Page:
GRP officials to be trained in basic first-aid
Following Bandra acid attack, state health department plans to train GRP, traffic constables as they are the first to render assistance to accident victims
As the Bandra acid attack victim recuperates at Masina hospital in Byculla, the state health department is all set to make sure that the Government Railway Police (GRP) officials are trained in basic first-aid, as they are among the first to render assistance to train accident victims. Starting from the last week of May, training sessions will be conducted in different phases by teams from various hospitals.
In the course of performing their duties, GRP officials encounter several train accident victims on a daily basis, and at times, also have to give emergency first-aid treatment and arrange for medical assistance. “On any given day, there are around 20 railway accidents. The GRP officials are the first respondents who treat these accident victims.
If they are trained in first-aid, several people’s lives can be saved,” said a senior official from the Directorate of Health Services (DHS). “It is also extremely important to ensure that while the accident victim is being shifted to the hospital, his or her vital organs should not be damaged. They will undergo training for this as well.”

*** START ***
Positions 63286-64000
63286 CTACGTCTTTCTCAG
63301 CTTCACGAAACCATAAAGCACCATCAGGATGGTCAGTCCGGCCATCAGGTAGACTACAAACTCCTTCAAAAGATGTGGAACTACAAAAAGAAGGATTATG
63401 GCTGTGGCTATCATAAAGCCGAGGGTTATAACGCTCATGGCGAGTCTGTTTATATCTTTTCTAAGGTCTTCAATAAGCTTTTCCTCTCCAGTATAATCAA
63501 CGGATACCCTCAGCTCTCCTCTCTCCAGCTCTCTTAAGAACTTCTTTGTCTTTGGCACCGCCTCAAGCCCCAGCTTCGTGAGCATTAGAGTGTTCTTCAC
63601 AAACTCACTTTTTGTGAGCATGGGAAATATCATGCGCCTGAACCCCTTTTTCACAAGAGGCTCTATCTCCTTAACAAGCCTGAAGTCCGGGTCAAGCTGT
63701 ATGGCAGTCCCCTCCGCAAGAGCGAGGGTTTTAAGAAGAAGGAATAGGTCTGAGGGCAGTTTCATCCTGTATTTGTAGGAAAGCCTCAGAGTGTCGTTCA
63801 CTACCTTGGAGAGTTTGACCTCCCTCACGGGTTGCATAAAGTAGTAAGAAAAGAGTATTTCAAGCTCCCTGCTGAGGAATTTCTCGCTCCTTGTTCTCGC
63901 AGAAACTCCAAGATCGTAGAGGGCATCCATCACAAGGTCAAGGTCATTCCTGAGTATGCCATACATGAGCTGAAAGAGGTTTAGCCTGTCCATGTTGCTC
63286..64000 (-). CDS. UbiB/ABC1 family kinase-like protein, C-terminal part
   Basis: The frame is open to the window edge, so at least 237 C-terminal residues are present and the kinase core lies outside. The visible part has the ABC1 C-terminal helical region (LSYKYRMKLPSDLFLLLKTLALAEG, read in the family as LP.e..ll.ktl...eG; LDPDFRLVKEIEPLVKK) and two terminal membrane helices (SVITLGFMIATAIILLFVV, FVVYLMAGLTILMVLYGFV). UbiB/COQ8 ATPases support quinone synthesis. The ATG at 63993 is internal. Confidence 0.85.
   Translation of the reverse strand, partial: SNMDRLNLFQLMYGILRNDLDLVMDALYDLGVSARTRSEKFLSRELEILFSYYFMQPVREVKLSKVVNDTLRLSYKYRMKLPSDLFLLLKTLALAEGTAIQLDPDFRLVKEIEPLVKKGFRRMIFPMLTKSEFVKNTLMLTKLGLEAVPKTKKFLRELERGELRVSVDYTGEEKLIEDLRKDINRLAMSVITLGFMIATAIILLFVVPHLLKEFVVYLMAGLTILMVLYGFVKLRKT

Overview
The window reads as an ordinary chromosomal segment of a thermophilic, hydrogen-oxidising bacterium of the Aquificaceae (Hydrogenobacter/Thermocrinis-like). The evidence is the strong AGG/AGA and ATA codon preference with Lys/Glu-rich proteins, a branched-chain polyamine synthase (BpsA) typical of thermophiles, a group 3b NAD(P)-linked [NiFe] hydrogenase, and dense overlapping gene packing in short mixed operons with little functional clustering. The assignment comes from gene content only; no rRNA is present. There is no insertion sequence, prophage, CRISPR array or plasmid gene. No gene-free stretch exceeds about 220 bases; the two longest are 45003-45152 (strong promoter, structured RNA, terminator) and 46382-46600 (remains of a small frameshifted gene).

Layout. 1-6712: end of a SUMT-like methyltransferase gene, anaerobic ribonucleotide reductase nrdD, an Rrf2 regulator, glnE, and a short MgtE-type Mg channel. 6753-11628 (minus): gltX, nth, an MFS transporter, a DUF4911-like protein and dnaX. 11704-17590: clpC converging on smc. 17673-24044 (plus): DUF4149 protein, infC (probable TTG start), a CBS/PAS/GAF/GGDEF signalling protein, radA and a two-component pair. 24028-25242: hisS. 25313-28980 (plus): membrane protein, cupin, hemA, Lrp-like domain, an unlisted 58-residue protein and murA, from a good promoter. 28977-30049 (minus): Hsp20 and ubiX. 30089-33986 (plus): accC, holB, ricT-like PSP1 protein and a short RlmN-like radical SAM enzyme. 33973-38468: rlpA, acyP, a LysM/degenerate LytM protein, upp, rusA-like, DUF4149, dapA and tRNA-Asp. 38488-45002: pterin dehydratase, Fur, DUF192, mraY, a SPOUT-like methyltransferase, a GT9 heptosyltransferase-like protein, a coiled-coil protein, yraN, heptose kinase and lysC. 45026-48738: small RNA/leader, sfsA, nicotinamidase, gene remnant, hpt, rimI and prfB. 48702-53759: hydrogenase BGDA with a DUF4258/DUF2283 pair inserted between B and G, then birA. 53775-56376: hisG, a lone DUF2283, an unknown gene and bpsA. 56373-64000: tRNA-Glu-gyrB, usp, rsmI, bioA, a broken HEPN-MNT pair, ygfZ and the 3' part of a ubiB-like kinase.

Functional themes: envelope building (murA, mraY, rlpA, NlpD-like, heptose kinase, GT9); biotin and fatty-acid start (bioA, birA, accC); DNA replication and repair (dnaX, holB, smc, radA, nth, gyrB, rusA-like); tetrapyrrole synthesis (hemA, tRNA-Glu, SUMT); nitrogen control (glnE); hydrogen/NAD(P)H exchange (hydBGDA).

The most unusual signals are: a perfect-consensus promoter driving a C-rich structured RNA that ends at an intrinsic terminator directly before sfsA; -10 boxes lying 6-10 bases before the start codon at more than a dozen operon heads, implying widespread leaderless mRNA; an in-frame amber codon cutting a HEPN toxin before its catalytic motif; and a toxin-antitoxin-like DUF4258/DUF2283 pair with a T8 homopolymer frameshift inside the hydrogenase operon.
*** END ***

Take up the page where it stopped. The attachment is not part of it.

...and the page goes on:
Since February 15, 2000, doctors from various district hospitals are training traffic police officers posted at 63 traffic aid posts on the Mumbai-Pune expressway in basic first-aid. After GRP officials are trained in basic first-aid, traffic constables in the city will also undergo similar training sessions, said sources at DHS.
Meanwhile, the Bandra acid attack victim Preethi Rathi continues to write notes to her relatives in order to communicate with them. Doctors at the hospital say that though she is responding positively to treatment, her condition is stable but critical.
“She is unable to open her left eye and her oral cavity is severely damaged and swollen. We put her back on ventilator support on Sunday, and at this point, we need to be extremely careful as she is at a risk of contracting infections,” said Dr Sunil Abhyankar, plastic surgeon at Masina hospital.
“On Monday, we fed her cold milk intravenously as her wind and food pipe are still swollen,” added Dr Abhyankar. In a note to the doctor, Preethi scribbled, “I don’t want to be pretty anymore, doctor. Please let my aunt stay with me.”
The victim’s father, Amar Singh Rathi, approached Colaba’s INHS Asvini hospital authorities on Monday morning. Her relatives submitted a written application to the commanding officer of the hospital requesting him to extend the registration deadline till Preethi recovers physically from the acid attack. “We hope the hospital will give her a post that will be suitable for her a month or two later when she is ready to work,” said Amar Singh Rathi.